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University of Minnesota’s CMRR receives $6.9 million grant to continue brain connectivity research

Monday, August 15, 2016

Researchers at the University of Minnesota’s Center for Magnetic Resonance Research (CMRR) were awarded a $6.9 million grant to continue their research to map human brain connectivity as it relates to aging and development as part of the Lifespan Human Connectome Project (LHCP). The $3.6 million aging grant will investigate the structural and functional changes that occur in the brain during typical aging. The $3.3 million development grant will map the development of brain structure and function from early childhood into adulthood. Both projects will use sophisticated, non-invasive magnetic resonance imaging (MRI) scanning.

This grant is part of a larger grant awarded to a consortium composed of four institutions: University of Minnesota, Washington University in St. Louis, University of California, Los Angeles (UCLA), and Harvard University. The four institutions will collect similar data to generate a large publically available database using imaging techniques developed at CMRR.

New method improves accuracy of microbiome measurement

Monday, July 25, 2016

Research from the University of Minnesota Genomics Center limits biases, expands accuracy

An improved method for measuring the microbiome could lead to more clear and accurate results, providing better data for a rapidly expanding research area.

Researchers at the University of Minnesota Genomics Center assessed commonly used DNA-sequencing-based measurement methods for microbiome science. They identified a number of factors contributing to errors and biases potentially leading to irreproducible results or erroneous conclusions. Understanding how biases arise in the data allowed the researchers to design a method that minimizes amplification bias and improves accuracy.

The research is published online in the journal Nature Biotechnology.

University of Minnesota’s CIDRAP tackles the global public health issue of antimicrobial resistance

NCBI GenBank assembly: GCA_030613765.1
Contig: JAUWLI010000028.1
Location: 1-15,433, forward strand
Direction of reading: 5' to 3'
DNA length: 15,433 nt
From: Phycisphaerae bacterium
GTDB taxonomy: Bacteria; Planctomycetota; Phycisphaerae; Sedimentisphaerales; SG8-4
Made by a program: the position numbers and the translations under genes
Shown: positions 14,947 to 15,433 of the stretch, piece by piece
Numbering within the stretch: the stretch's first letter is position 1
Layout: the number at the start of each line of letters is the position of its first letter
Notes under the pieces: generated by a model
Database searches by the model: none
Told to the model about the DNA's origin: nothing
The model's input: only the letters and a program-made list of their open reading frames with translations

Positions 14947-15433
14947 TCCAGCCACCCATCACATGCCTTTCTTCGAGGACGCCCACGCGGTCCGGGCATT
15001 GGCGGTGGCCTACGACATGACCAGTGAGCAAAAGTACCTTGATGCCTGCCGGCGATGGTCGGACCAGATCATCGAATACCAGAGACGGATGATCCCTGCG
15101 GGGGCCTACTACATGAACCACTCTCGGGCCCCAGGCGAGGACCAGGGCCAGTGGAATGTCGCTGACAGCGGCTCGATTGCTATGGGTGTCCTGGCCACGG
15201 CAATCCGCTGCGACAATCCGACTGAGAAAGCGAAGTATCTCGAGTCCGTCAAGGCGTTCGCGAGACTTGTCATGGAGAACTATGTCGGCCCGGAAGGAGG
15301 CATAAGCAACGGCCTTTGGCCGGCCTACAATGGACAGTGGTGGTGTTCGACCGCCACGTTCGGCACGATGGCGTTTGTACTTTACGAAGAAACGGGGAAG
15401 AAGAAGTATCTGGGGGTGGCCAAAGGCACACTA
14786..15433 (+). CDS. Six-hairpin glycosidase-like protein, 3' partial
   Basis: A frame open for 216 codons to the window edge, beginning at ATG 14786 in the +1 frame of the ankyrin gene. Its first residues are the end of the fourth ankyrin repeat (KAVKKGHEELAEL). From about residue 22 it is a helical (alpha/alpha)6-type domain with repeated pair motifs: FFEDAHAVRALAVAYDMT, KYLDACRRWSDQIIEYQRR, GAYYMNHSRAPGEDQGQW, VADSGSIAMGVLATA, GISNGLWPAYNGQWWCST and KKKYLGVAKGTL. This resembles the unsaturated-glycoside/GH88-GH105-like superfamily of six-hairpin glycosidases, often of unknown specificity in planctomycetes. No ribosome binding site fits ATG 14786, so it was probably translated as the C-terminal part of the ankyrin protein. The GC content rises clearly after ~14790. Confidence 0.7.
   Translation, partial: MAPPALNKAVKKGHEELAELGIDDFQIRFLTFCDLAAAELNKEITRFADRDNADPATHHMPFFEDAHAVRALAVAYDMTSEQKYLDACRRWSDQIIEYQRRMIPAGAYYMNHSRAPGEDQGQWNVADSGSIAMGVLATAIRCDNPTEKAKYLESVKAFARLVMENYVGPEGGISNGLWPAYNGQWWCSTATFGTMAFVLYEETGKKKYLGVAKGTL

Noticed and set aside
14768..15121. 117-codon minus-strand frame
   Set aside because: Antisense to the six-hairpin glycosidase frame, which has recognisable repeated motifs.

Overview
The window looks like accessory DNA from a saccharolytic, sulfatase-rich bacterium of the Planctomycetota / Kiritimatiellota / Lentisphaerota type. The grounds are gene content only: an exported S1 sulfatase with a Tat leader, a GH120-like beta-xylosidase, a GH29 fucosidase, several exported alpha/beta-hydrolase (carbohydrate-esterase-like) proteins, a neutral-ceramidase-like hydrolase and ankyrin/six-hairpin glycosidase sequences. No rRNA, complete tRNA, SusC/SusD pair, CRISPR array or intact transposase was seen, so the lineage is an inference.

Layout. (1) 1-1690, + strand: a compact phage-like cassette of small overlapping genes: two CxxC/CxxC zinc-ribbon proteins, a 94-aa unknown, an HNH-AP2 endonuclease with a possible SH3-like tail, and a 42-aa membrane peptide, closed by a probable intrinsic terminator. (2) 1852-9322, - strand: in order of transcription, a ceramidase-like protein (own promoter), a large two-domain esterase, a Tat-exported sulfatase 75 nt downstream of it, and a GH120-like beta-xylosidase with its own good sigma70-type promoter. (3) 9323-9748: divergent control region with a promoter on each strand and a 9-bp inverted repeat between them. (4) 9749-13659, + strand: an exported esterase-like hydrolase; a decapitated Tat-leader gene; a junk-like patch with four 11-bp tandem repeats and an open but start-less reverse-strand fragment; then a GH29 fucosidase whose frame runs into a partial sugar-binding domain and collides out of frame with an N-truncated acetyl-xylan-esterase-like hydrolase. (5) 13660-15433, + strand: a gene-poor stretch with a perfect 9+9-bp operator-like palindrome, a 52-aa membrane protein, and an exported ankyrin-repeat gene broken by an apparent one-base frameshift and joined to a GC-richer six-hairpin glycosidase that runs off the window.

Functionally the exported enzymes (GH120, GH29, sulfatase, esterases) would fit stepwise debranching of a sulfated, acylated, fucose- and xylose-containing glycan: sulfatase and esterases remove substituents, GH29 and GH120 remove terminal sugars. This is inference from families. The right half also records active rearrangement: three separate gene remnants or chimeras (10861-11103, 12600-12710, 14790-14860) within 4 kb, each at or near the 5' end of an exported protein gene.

Monday, July 25, 2016

The University of Minnesota’s Center for Infectious Disease Research and Policy (CIDRAP) is tackling antimicrobial resistance, one of the world’s biggest public health issues, through a new program called the Antimicrobial Stewardship Project (ASP). The ASP will help address this issue by providing current, free, accurate and comprehensive information and educational resources on antimicrobial stewardship practice, research and policy.

University of Minnesota study: Meningitis B vaccine study raises questions about vaccine response in recent New Jersey university outbreak

Wednesday, July 20, 2016

Media note: Watch Nicole Basta, Ph.D., discuss her study findings here

A new study from the University of Minnesota’s School of Public Health finds only 66 percent of college students who received the recommended two doses of the meningococcal group B vaccine Bexsero® (4CMenB) had evidence of a detectable immune response against an outbreak strain. The study was conducted during an ongoing outbreak at a New Jersey university in 2014. While no cases of meningitis B were reported among the vaccinated students during the outbreak and all vaccinees had evidence they had developed some immunity, the findings suggest the vaccine may have limited impact on certain strains.

The study findings were published online today in the New England Journal of Medicine.

University of Minnesota professor sends bone cells experiment to International Space Station

Monday, July 18, 2016

A University of Minnesota researcher is part of an out-of-this-world experiment that launched bone cells aboard SpaceX-9 earlier this morning to the International Space Station (ISS). The experiment will test the accuracy of a device designed to simulate microgravity with the goal of better understanding how gravity affects bone cell function.